Jesus makes the same offer to us. He invites us to come and sit down to a meal. A meal is a place of vulnerability and intimacy and rest. We continue to feed on the food that Jesus gives because what he gives sustains, renews, and refreshes us. This is the kind of relationship that Jesus wants us to have with him. This is what enables us and equips us for his purposes. The question for us is whether we will take him up on the offer. Is there space and place in our lives to sit in a quiet place and allow our crucified Lord to feed us? As the psalmist said, we must always remember that the Lord is our shepherd. He leads us beside quiet waters. He restores our soul. He even prepares a table for us in the presence of our enemies.

The story continues with a dialogue between Jesus and Peter:

So when they had finished breakfast, Jesus said to Simon Peter, “Simon, son of John, do you love Me more than these?” He said to Him, “Yes, Lord; You know that I love You.” He said to him, “Tend My lambs.” He said to him again a second time, “Simon, son of John, do you love Me?” He said to Him, “Yes, Lord; You know that I love You.” He said to him, “Shepherd My sheep.” He said to him the third time, “Simon, son of John, do you love Me?” Peter was grieved because He said to him the third time, “Do you love Me?” And he said to Him, “Lord, You know all things; You know that I love You.” Jesus said to him, “Tend My sheep.” (21:15-17)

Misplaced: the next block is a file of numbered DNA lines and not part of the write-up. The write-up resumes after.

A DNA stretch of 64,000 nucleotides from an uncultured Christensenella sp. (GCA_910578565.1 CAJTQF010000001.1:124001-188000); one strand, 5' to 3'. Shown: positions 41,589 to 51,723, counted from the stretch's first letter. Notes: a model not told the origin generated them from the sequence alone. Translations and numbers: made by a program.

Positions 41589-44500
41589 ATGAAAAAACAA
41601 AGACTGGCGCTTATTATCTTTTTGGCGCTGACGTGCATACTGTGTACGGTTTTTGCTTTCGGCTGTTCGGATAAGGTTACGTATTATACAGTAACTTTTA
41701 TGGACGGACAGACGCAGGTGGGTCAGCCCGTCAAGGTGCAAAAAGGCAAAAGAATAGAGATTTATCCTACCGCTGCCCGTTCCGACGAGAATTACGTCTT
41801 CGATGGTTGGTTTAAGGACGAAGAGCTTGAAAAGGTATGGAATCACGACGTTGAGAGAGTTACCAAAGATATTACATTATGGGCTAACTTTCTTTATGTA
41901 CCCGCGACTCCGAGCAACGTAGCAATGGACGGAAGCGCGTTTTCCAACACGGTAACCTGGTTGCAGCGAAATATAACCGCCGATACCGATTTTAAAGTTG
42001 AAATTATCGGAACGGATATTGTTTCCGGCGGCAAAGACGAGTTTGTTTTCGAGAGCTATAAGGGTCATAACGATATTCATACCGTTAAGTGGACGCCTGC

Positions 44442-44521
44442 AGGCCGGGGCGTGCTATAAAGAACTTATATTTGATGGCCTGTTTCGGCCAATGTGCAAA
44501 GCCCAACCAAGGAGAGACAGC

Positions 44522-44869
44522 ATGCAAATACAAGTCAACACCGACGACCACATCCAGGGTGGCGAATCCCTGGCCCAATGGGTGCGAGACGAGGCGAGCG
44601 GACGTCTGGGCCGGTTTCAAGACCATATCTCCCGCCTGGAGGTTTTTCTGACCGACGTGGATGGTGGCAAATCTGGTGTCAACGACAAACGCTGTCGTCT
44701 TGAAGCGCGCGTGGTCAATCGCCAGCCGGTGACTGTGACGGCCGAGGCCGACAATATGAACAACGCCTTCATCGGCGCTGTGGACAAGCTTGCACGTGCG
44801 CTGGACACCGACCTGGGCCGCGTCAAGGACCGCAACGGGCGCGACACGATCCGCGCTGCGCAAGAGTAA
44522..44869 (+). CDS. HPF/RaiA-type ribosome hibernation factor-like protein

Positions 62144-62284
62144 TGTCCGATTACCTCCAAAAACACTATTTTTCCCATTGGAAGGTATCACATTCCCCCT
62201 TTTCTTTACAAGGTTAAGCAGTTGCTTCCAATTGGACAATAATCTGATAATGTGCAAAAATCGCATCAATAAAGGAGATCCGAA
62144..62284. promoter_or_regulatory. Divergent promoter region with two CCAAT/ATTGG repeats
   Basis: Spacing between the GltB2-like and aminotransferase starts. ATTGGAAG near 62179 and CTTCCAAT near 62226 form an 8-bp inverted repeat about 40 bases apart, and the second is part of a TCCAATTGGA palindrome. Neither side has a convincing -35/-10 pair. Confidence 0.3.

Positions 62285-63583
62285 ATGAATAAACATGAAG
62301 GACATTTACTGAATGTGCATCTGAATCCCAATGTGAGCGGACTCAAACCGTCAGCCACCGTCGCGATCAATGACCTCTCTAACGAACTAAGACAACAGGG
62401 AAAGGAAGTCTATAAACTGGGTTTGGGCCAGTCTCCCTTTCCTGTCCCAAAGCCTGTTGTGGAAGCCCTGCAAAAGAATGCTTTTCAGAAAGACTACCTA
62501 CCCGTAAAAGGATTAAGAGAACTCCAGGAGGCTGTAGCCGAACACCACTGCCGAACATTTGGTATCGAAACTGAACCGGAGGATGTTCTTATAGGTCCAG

The phrase “when they had finished breakfast” ties in to the previous section, excluding the thought that it is an inserted fragment. The mention of a charcoal fire in verse 9 connects to the courtyard scene, where Peter had denied the Lord (18:18). So once again Jesus is gazing at Peter through a charcoal fire.

Three times Jesus addresses Peter as Simon. Peter, the rock, had proved too unstable, so Jesus addresses him by the name he had before Jesus called him by the same lakeside.

Jesus asks Peter a question three times: “Do you love me.” The first time Jesus asks him if he loves him “more than these.” Who are the “these?” Does Peter love Jesus more than he loves the other disciples or more than his fishing gear? Most likely he is asking Peter if he loves him more than the other disciples love him. Peter had been outspoken and vehement in stating his loyalty for Jesus (13:37). He promised to follow him to death, and had even cut off Malchus’s ear. But he disowned and denied the Lord. Peter needed forgiveness, but also reinstatement among the disciples. His boast had been public so his restoration had to be public too.